In this case I'm not going to run through every appliance in your home. Instead I will give you the links to the government resources that can help you in this area. The best links to learn more below include Canada’s Energuide, and the US Department of Energy’s “Your Home” section. Spend some time on these sites to get an idea of what you can save by upgrading your appliances, and to learn more about energy savings in general.

Spending some time on the above listed sites will give you a better overview of how upgrading your appliances can actually save you money. They also include the labeling standards for each area, which are important to learn how to read those energy labels when you purchase that new appliance.

Home Solar Power - Energy Saving Heating/Cooling

Between 30%-50% of the energy costs for any home usually go to heating and cooling. In this case there are too many factors involved to give you guidelines to reducing your energy needs in this area. Instead I want to walk you through what you should look at in your home, and then give you some ideas to consider that might reduce your energy costs.

First you need to look at your home. All of the following factors will affect the efficiency of your heating/cooling system:

blank space1) Windows – A good portion of the heat lost in the winter months will be through inefficient windows. Apply weather-stripping around all doors and windows. Fill in any cracks on window frames or floorboards with filler or sealant.

blank space2) Insulation – For both heating and cooling the better insulated your home is, the longer it will keep the heat in the winter, and cool in the summer. Up to one-third of the heat in your home escapes through your roof. You can prevent this by insulating your attic. Not only is it simple to do, but it's the most cost-effective energy-saving measure you can take.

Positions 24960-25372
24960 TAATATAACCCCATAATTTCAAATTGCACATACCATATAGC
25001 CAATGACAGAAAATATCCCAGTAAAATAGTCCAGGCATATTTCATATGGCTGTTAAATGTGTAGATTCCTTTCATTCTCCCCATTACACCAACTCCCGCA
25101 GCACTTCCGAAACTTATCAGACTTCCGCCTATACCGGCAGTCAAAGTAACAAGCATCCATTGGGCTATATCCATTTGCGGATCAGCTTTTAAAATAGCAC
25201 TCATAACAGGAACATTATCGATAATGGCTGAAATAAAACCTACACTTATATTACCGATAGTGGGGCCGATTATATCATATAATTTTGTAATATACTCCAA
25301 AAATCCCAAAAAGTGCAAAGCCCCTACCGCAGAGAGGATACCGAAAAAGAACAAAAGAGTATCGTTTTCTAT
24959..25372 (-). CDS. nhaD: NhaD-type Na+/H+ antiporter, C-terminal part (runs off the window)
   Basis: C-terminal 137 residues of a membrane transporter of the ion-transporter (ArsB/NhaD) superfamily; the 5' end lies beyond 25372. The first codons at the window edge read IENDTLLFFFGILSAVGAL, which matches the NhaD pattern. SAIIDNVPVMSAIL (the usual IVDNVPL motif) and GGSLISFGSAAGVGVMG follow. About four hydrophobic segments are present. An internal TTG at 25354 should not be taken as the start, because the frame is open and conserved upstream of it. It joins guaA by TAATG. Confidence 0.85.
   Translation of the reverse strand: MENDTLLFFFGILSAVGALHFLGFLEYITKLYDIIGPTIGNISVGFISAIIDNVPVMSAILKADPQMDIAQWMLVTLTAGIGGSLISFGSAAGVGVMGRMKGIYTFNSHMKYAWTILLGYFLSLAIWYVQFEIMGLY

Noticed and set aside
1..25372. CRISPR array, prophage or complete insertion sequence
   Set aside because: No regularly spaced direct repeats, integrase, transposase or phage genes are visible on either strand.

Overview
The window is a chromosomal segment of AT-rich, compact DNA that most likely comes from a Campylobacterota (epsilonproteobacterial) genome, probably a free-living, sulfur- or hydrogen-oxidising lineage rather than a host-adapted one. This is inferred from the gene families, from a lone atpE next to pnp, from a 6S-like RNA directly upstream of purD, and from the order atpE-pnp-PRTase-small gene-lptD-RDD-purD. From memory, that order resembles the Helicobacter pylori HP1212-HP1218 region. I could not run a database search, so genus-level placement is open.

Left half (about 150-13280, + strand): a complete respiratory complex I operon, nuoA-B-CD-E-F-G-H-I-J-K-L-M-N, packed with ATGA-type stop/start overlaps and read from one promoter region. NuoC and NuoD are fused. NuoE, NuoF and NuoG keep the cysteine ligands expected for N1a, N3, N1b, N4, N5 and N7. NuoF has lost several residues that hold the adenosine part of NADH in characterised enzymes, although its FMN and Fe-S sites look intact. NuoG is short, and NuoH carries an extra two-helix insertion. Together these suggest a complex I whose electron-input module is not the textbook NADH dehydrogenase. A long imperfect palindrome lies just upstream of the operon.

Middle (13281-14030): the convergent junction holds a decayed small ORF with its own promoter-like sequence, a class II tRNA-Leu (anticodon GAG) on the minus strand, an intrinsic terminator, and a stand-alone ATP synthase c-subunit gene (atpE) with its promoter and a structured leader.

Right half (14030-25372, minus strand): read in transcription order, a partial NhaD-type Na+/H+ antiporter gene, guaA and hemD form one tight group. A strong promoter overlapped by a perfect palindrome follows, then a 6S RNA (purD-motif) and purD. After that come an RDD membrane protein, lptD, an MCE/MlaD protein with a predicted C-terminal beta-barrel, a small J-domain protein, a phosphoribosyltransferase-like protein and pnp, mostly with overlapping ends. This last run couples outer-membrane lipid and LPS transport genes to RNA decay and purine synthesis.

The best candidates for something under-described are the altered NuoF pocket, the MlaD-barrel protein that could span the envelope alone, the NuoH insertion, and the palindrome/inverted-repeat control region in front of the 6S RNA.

blank space3) Drafts – If your home has drafts around windows, doors, electrical outlets, etc, sealing those drafts is a simple way to reduce your home heating costs. Assuming your home is efficient in those areas you can then look at reducing your energy needs. Again, there are too many options here to really get into the subject, but it’s usually as simple looking at what you have and deciding whether it’s worth upgrading.

blank space4) Programmable thermostats work by automatically adjusting your home’s temperature to your schedule, keeping it comfortable only when you need it to be. Turning down your thermostat by just 1 degree can reduce your energy consumption by more than 5%. And you won't even notice the difference.

blank space5) And don't use that “standby” function on your electronics, devices set to “standby” still use power, accounting for 35 percent of the wasted energy in your home.

blank space6) Some of the newer heating/cooling solutions such as heat pumps, heat exchangers, or high efficiency furnaces may greatly reduce your energy needs. Whether the savings warrants the costs of the upgrades will be something you have to decide for yourself.